UK Coal Mining Ltd owned a defunct industrial site in the area of the local planning authority. In 2005, it made a planning application for the retention and reuse of four structures: an amenity block, a workshop, stores, and a covered stockyard; landscaping; infrastructure; and rail sidings. The application was subsequently called in by the first Secretary of State, under s 77 of the Town and Country Planning Act 1990, specifically on the ground that it might ‘conflict with national policies on important matters’. An inspector recommended the grant of planning permission subject to a number of conditions. The Secretary of State agreed with the inspector, stating that although the proposal was not in accordance with the relevant development plan as a whole and government policy relating to the location of employment uses and accessibility, to grant planning permission with the conditions suggested would be appropriate for the purposes of ensuring sustainable development. She concluded, in particular, that: ‘the proposal gains support from reusing a valuable asset… and there are significant benefits in bringing the site back into use for industrial or distribution uses that can make use of the rail connections and therefore foster the movement of goods by more sustainable means… the risk of harm caused by leaving unoccupied buildings in the open countryside would be sufficiently mitigated by the imposition of condition 7, requiring their removal in the event that they were not brought into use within 5 years of the date of granting planning permission’. The claimant objected to that conclusion, asserting that instead of putting the site to an alternative use, that it should be demolished. The claimant’s challenge to the grant of planning permission failed before the Administrative Court (see  All ER (D) 162 (Jun)). It appealed.
It contended that the Secretary of State had failed properly to consider its evidence that it would not be financial viable to convert the structures in question; that there was no evidence of any demand for the use of the buildings. It submitted that the Secretary of State’s decision had been based upon mere speculation or theoretical rather than real possibility that an occupier who wished to use the retained buildings would be found within five years.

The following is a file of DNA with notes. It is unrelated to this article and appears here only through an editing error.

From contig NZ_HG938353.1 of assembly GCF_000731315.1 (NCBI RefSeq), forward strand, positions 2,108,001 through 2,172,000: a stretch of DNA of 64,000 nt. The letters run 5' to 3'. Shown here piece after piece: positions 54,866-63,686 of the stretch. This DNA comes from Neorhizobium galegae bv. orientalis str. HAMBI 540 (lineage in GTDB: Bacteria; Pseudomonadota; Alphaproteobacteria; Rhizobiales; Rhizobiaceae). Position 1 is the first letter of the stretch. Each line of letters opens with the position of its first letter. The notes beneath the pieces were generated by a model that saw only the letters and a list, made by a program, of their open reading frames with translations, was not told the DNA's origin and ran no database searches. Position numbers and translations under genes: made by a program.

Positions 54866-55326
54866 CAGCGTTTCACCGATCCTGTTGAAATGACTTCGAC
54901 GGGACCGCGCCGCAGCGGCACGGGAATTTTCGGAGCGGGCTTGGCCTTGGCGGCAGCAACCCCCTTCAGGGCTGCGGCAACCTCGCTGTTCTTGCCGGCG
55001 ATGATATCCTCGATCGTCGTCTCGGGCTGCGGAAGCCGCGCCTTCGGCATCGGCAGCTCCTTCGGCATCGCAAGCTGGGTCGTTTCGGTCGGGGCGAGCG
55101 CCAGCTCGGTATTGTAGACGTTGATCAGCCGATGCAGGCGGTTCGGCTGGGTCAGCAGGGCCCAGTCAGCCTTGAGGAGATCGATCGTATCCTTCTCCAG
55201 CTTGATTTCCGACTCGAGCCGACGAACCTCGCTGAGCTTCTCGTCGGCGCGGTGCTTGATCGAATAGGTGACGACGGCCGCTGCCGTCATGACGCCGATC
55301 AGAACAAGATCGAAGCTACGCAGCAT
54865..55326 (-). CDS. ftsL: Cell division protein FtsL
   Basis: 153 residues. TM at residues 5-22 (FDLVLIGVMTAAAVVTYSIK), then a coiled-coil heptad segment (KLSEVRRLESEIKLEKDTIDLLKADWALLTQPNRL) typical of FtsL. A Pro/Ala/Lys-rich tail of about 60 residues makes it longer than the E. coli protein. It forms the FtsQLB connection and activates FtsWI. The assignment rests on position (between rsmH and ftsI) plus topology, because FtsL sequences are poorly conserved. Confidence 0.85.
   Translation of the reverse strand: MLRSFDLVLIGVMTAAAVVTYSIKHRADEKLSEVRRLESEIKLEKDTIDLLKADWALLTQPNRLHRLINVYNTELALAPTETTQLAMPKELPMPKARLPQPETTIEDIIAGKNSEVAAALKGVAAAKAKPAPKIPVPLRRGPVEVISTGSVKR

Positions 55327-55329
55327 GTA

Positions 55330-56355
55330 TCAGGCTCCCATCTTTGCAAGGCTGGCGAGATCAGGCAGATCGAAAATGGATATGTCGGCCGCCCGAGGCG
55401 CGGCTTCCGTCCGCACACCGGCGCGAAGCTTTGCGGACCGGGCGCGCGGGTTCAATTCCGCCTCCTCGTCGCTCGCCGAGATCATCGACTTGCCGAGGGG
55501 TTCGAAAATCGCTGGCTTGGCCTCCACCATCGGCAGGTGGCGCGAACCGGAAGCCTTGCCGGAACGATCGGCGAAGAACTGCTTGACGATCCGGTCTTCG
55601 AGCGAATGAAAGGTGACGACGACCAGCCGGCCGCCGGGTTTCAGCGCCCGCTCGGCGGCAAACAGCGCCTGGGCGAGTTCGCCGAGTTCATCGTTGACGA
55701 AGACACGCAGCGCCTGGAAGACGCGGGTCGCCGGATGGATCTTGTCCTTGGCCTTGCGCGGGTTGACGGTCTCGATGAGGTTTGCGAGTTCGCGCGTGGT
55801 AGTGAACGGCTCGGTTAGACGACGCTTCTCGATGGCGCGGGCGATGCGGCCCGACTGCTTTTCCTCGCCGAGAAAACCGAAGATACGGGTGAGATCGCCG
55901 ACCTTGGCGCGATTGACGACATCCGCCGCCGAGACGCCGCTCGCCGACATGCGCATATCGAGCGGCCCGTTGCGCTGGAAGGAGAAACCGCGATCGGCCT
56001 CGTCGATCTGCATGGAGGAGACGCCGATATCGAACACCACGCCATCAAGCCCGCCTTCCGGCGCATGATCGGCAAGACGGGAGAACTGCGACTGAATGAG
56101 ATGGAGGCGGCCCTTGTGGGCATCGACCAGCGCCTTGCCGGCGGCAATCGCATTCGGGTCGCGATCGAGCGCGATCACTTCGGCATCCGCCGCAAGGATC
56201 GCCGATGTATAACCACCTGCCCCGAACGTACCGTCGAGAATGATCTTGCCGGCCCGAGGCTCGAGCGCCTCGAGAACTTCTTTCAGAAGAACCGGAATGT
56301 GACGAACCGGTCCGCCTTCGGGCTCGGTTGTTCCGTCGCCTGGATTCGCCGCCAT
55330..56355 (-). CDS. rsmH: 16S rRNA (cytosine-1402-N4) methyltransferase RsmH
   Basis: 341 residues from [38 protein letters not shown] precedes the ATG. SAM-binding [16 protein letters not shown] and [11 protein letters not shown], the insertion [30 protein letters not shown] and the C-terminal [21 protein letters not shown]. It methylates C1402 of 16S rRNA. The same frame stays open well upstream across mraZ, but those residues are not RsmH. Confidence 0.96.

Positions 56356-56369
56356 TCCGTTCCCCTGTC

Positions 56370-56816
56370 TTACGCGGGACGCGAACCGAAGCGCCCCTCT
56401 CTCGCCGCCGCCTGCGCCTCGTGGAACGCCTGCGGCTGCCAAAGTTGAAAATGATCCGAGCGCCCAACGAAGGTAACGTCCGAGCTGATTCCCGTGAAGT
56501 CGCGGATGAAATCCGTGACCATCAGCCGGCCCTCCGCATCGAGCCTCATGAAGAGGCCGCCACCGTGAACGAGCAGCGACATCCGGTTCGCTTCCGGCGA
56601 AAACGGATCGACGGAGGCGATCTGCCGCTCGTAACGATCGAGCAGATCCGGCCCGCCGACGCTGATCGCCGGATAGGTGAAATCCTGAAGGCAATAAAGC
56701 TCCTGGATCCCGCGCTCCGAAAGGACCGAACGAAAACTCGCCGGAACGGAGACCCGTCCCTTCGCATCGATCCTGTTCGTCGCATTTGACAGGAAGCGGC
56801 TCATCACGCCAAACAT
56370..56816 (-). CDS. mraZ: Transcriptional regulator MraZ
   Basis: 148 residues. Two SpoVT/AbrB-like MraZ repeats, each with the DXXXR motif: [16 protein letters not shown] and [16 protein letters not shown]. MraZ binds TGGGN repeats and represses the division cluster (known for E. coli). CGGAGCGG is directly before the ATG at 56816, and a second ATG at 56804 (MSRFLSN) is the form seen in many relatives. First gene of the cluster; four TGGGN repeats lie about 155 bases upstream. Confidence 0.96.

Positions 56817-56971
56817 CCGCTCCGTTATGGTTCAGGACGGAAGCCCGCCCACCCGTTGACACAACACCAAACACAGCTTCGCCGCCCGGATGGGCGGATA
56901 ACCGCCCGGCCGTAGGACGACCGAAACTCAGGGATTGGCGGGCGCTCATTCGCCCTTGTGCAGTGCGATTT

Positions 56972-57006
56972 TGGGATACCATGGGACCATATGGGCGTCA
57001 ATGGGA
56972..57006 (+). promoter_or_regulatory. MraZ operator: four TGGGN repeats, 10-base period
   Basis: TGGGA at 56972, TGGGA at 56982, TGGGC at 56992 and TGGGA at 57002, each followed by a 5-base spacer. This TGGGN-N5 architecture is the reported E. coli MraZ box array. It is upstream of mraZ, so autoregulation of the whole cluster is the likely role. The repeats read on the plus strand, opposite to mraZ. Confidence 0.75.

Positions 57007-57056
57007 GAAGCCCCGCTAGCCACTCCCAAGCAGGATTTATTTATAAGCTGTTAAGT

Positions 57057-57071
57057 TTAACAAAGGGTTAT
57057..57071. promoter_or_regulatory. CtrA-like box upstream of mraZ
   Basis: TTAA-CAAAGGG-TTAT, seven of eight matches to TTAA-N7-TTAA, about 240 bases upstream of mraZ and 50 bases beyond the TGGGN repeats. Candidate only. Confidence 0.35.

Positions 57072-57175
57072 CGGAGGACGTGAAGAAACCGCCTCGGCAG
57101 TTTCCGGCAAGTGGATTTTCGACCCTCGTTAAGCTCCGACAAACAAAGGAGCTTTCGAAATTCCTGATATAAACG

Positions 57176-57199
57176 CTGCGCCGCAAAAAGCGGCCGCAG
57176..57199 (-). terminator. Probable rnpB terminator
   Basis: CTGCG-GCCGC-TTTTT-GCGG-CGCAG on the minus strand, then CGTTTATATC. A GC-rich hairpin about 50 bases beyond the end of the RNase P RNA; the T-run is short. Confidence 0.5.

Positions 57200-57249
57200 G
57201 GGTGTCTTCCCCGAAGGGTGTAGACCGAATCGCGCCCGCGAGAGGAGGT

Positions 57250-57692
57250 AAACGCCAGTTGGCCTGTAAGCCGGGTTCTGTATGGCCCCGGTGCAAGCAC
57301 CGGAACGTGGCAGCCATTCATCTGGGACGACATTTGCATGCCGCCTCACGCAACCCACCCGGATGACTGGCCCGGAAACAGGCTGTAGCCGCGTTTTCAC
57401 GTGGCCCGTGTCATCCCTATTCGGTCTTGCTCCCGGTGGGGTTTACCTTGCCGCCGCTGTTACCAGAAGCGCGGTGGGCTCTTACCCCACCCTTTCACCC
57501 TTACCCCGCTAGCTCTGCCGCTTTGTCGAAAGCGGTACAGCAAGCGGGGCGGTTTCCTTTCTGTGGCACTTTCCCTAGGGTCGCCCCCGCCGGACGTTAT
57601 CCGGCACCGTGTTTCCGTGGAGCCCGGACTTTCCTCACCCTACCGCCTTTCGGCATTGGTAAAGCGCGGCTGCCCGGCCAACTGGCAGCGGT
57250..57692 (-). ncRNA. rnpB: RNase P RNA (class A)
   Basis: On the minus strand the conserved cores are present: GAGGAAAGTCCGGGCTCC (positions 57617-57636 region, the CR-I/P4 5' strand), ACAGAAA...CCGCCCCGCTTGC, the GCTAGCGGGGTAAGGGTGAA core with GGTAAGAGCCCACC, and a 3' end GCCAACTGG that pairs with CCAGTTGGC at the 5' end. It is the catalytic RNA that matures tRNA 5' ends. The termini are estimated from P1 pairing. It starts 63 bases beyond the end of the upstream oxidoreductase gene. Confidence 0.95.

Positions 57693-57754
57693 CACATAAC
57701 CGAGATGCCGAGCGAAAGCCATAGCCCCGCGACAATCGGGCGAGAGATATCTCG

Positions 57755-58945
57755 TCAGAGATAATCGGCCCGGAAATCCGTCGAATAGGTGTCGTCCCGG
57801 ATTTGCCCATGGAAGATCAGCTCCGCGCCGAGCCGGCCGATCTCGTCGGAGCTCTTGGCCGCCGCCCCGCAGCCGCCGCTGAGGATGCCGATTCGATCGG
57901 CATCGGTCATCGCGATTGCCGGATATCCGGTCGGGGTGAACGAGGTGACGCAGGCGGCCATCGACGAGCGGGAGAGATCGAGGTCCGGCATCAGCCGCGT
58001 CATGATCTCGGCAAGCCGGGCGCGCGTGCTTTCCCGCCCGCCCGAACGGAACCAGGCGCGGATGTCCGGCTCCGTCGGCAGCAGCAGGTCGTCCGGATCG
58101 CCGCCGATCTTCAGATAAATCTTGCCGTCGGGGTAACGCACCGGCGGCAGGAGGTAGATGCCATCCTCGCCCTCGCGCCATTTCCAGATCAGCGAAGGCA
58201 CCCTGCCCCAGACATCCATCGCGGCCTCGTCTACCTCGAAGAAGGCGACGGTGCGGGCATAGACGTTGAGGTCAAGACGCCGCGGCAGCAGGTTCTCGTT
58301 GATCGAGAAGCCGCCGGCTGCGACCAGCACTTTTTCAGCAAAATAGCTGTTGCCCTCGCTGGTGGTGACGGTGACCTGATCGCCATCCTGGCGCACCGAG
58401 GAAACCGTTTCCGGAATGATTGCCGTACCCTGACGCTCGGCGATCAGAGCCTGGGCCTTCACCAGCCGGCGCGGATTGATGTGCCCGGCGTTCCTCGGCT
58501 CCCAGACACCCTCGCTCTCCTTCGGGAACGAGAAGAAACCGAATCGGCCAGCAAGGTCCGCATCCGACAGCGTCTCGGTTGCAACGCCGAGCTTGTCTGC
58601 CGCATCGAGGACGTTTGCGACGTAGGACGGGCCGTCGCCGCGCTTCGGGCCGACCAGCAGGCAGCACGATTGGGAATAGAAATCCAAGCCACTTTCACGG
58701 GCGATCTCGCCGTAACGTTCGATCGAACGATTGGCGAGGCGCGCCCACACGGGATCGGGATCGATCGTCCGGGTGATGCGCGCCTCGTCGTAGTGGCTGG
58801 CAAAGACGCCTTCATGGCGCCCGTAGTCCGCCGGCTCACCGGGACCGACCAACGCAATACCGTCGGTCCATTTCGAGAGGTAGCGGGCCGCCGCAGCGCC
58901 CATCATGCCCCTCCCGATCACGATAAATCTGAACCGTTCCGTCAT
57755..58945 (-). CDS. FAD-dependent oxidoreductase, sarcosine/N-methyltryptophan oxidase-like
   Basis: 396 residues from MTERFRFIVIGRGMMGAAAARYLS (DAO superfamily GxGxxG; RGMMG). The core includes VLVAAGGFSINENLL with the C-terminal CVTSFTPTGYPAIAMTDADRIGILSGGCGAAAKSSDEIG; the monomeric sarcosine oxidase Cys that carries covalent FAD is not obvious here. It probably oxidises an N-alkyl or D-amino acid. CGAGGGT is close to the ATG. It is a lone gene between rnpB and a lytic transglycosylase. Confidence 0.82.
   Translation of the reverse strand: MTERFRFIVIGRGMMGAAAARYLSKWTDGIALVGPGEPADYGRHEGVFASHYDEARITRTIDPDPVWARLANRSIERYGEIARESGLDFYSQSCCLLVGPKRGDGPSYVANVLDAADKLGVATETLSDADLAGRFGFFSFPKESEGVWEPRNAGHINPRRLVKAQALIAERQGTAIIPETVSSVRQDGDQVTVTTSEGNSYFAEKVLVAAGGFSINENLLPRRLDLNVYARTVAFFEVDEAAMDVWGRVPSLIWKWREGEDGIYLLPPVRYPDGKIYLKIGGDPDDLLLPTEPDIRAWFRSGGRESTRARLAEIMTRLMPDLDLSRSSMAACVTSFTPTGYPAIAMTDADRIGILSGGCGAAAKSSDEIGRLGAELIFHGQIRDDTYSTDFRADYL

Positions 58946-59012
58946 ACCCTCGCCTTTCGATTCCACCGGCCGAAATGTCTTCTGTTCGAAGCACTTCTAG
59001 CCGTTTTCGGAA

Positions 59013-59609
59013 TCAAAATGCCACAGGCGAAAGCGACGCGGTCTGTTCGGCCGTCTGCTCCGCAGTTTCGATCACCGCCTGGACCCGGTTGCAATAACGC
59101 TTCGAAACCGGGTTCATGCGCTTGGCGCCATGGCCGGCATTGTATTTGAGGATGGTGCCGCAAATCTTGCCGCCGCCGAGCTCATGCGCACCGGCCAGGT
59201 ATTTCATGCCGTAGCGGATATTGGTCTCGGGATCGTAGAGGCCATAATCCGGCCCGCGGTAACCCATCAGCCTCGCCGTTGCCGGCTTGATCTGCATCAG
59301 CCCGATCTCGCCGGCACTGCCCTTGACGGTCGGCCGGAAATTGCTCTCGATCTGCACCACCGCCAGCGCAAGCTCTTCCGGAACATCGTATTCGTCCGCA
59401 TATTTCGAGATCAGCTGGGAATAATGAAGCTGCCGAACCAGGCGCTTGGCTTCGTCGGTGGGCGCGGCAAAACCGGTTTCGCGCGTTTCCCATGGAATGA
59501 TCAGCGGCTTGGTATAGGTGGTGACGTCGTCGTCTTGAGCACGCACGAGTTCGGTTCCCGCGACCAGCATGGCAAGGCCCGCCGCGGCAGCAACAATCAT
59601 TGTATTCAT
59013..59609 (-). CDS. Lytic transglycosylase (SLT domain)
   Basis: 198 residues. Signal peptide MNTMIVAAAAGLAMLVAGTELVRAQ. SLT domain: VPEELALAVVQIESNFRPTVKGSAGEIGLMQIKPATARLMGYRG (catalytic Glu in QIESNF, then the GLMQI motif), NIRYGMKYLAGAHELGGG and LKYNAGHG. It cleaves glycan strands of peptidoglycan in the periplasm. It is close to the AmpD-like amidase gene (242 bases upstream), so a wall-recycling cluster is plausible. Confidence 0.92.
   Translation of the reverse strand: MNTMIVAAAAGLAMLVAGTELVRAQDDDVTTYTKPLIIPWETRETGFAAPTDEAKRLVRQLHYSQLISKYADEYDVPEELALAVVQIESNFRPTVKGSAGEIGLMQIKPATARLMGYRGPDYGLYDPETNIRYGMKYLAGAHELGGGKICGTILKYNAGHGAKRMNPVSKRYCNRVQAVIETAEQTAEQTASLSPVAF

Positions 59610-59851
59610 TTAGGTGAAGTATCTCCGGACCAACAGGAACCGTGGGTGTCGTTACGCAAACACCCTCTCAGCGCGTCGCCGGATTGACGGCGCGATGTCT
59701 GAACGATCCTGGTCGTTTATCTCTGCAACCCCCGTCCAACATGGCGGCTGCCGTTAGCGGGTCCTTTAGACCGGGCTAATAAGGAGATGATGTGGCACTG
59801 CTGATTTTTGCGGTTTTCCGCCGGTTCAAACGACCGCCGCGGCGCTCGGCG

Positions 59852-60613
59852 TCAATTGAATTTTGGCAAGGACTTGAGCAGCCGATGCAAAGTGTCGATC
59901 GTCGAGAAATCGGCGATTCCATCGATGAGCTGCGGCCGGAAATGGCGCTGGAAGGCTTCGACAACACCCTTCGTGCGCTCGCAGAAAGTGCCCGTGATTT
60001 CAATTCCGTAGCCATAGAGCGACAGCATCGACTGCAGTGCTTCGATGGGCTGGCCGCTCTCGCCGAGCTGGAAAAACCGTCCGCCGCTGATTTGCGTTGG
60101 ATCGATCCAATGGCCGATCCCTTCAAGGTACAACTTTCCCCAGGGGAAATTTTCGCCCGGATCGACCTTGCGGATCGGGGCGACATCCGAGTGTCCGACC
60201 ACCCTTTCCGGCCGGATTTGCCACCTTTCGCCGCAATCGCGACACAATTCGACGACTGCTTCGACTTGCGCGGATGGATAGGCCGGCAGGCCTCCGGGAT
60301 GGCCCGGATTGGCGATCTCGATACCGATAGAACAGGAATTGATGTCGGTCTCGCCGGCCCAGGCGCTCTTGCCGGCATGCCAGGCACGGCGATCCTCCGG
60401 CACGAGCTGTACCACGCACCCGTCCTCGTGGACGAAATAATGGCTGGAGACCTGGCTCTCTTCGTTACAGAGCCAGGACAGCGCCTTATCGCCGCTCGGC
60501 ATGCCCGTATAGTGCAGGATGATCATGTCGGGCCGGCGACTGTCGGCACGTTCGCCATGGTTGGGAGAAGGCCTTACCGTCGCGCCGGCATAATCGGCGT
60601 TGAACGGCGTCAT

Held: appeal dismissed.
It was important to note in the context of the instant case that a ‘real prospect’ was used as the antithesis of a ‘merely theoretical prospect’. In order for a prospect to be real, it did not have to be probable or likely, but rather, a possibility would suffice. It was also important to bear in mind that fall-back cases tended to be very fact specific.
In the instant case, the inspector and Secretary of State had recognised that it was uncertain as to whether any user would be found for the retained buildings. However, they were not convinced that ‘no user would be forthcoming’ and that significant benefits, if the buildings were so used, would justify the risk that unoccupied buildings would be left in the open countryside so that condition 7 mitigated the risk. Viability had not been raised as a wholly freestanding issue, but was part and parcel of the entire case. Need, demand and viability had all been interlinked. In all the circumstances, it was a matter for the inspector and Secretary of State’s planning judgment. The Secretary of State had been entitled to reach the decision she had on the evidence.